13th April Celebrated As Jallianwala Bagh Massacre Day

Punjab the land of five rivers witnessed series of great artificial disasters in the last century but on the day of Baisakhi 13th April 1919, it witnessed one of the deadliest and ruthless massacres ever done by the British empire on any of the commonwealth nations.

    It is an event that is deep-rooted in the memory of every Indian since the day it happened. It is almost more than a hundred years when British commander Reginald Edward Harry Dyer leading British troops of near about 50 soldiers loaded with arms and ammunition opened their guns on a crowd of more than 10,000 peoples which includes all age group peoples and all section of society who gathered at Jallianwala Bagh for protest against the Rowlatt Act. They stop firing when they ran out of their ammunition and the worst part of this incident is that there is only one narrow passage to get out of the Bagh which is already captured by British troops. People start running here and there and some of them just jump into the well nearby in the park. According to some reports, there are more than 500 casualties and more than 1000 are injured. The repercussions of this act from General dyer is that British forces were unsanctioned to fire on civilians afterward.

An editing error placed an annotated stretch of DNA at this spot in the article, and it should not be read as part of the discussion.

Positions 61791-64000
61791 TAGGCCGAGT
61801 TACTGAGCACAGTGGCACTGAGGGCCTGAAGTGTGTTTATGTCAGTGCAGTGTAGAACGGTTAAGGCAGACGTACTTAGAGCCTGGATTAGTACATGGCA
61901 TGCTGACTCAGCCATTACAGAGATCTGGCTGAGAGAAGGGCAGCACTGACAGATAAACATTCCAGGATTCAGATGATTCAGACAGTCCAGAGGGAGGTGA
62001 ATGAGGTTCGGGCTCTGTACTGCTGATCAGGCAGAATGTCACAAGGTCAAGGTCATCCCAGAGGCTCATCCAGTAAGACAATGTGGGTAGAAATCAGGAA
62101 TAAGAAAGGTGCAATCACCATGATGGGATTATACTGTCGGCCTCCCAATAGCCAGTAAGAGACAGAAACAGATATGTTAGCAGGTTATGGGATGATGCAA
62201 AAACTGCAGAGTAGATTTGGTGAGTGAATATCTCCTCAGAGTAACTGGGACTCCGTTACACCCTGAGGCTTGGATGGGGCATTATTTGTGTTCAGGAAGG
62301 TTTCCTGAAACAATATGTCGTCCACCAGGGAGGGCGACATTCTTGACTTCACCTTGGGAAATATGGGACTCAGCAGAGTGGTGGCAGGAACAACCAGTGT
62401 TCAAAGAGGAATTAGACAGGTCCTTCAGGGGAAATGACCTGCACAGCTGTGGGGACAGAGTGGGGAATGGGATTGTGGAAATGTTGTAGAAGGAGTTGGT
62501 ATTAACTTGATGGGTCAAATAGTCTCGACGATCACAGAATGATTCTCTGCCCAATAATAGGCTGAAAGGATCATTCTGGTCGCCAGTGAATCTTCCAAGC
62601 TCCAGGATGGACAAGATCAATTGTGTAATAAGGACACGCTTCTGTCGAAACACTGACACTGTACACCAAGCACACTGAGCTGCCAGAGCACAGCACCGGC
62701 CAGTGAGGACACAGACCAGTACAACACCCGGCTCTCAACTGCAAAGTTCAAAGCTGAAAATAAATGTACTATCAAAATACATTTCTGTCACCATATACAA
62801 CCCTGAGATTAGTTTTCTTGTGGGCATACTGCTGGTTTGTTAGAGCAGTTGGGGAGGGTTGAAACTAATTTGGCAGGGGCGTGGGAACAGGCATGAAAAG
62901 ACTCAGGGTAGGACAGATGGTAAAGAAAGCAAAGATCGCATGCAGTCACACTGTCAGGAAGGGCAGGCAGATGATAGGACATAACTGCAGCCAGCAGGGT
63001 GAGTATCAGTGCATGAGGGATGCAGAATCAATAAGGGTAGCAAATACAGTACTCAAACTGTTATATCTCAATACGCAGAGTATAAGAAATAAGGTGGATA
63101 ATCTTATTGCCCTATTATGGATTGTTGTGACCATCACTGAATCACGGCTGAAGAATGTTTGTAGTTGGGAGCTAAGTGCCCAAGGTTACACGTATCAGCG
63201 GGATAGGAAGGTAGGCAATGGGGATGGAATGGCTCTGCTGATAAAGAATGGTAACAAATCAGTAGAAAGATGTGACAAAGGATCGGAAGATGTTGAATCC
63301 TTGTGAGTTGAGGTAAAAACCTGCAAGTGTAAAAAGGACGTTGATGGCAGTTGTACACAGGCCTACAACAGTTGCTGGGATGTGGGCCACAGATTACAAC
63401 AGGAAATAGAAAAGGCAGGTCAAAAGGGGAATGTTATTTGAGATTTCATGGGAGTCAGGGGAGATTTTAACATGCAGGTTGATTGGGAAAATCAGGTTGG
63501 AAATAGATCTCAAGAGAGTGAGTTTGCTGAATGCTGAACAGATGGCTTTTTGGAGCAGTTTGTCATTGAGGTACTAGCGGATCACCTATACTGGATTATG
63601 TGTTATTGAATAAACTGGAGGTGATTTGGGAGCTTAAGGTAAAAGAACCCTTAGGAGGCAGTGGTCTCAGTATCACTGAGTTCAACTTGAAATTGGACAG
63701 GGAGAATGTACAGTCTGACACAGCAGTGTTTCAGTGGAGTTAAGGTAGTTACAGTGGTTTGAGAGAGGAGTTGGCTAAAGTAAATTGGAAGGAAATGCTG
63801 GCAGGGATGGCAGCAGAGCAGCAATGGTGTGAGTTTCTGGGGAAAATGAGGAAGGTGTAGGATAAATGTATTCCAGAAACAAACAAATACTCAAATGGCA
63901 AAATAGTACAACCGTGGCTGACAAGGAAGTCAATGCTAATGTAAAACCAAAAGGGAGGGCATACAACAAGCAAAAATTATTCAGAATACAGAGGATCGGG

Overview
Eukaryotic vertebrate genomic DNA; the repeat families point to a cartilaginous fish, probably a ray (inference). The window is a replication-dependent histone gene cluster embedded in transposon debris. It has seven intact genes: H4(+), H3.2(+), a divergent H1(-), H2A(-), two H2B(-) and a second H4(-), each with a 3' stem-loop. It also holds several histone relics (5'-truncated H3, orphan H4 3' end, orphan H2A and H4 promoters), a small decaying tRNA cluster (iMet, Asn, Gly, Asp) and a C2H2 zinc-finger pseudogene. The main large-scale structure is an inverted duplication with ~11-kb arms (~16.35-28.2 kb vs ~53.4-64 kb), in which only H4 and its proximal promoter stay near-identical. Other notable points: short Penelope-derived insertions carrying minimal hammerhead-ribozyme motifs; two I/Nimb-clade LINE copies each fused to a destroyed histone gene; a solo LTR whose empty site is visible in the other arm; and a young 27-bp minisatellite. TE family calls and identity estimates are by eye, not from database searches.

The Jallianwala Bagh brutal and senseless act shocked peoples all around the country and shapes the Indian independence movement in a new way, people get united and start demanding nothing less than full independence.

 

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